Richard Brinsley Sheridan. Brave, quixotic, talented, ambitious. A great man and a great Londoner, who typified a great age. He is buried in Poets’ Corner at Westminster Abbey and today we remember him.


Good coverage on Wikipedia and an even better entry if you can access by subscription the Dictionary of National Biography.

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curtain theatre 200Last week, as guests of Museum of London Archaeology (MOLA), we visited one of their current explorations, that of the old Elizabethan playhouse, the Curtain Theatre. The opportunity for access comes about prior to a new developement on the site for retail and office complex to be called, appropriately, The Stage.

The Curtain ran from 1577 to 1627 in Shoreditch, initially under the proprietorship of Richard Burbage. Like its counterparts in Southwark – the Globe and the Rose – the theatre was sited outside the walls of the City of London, which held restrictive laws against public entertainment of this sort.

One for the team’s key findings is that the theatre was a rectangular building of approximately 22m by 30m, and not polygonal as previously thought. As is usual in virtually any excavation in London, many historic artifacts have been unearthed. One of particular interest in this instance is the remains of a bird whistle, in this case probably for theatrical sound effects rather than a child’s toy. There are numerous references to bird song, for example, in Romeo and Juliet, for example: “That birds would sing and think it were not night. ”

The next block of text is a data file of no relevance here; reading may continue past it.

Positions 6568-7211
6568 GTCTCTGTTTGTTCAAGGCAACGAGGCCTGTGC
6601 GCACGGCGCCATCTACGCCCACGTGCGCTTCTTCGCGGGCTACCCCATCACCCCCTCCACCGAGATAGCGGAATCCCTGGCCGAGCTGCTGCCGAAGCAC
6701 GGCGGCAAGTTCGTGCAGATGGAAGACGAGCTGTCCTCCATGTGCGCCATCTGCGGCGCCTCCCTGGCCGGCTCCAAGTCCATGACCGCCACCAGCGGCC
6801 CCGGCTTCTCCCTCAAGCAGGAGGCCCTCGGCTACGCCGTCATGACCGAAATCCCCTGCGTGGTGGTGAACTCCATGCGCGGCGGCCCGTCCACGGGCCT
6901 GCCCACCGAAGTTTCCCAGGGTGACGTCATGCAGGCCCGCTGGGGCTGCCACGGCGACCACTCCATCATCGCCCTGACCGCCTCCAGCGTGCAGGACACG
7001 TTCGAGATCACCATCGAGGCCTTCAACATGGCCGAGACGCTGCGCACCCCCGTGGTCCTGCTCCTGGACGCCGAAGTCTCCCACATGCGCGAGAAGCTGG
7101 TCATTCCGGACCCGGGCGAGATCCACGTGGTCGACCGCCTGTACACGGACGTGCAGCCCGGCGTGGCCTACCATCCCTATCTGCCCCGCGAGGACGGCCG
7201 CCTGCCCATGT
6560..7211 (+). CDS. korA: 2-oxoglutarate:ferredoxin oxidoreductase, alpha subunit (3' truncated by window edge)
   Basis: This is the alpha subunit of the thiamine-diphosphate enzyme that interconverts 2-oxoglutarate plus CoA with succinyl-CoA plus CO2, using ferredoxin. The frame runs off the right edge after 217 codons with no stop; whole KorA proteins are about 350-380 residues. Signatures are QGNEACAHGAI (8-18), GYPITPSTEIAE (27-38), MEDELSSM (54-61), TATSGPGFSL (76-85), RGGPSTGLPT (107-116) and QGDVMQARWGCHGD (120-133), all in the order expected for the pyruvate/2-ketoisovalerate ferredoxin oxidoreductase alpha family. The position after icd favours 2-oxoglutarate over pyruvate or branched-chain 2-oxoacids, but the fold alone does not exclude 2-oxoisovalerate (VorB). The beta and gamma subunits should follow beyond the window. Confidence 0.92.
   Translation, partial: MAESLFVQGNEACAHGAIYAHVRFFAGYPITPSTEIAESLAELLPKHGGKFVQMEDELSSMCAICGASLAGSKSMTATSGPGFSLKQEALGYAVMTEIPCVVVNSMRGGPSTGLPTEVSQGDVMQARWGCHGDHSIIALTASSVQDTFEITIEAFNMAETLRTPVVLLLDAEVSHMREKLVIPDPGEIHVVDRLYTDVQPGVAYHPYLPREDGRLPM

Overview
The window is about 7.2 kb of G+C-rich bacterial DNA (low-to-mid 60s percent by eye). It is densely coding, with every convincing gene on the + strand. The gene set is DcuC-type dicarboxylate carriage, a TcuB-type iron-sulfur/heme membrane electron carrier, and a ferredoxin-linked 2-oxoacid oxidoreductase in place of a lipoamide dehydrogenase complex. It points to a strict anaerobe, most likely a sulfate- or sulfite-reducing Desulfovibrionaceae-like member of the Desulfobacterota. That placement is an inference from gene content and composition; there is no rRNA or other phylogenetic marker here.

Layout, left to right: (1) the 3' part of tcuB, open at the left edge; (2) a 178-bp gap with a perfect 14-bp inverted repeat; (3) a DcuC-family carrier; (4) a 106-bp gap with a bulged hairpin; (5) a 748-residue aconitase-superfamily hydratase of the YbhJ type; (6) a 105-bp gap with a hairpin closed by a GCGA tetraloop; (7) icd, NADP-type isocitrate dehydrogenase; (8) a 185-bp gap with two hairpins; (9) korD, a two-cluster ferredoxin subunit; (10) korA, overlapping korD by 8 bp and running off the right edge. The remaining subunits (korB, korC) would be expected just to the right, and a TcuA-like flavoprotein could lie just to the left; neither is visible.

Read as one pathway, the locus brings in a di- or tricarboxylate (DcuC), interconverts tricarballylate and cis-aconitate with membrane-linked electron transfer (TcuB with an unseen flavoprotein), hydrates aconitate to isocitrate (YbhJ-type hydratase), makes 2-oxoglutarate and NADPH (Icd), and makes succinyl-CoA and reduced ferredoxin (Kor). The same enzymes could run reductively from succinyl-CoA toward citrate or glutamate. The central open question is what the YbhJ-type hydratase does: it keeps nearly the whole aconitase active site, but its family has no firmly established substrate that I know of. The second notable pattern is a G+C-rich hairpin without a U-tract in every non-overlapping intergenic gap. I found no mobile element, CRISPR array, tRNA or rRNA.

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Although selling out fast, there are still places left on the public tours of the site, which are taking place on Fridays, full details of these are listed on the MOLA web site.

This visit is quite typical of a wide variety of Events undertaken by London Historians, most of which are nowadays Members only affairs. Join us!

 

 

 

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On this day in 1809, the Theatre Royal Drury Lane was destroyed by fire. Theatres were always burning down, so nothing really unusual in fact. What made this conflagration different, is the involvement of the magnificent Richard Brinsley Sheridan. Dublin-born, Harrow-educated Sheridan is one of my favourite Londoners. A duellist, MP, playwright, impresario and much besides, he obtained full ownership of Drury Lane in 1778. In 1791 he demolished the 120 year old building which had opened in 1674 (replacing the short-lived 1663 original), and built a fabulous modern theatre more to his liking and ambition. Designed by Henry Holland, it opened in 1794, apparently with the latest fire-prevention features. Here is Rowlandson and Pugin’s depiction of its interior, only a year before disaster struck.
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Sheridan himself witnessed the destruction of his beloved theatre from the street, glass of wine in hand, remarking laconically: “A man may surely be allowed to take a glass of wine by his own fireside.”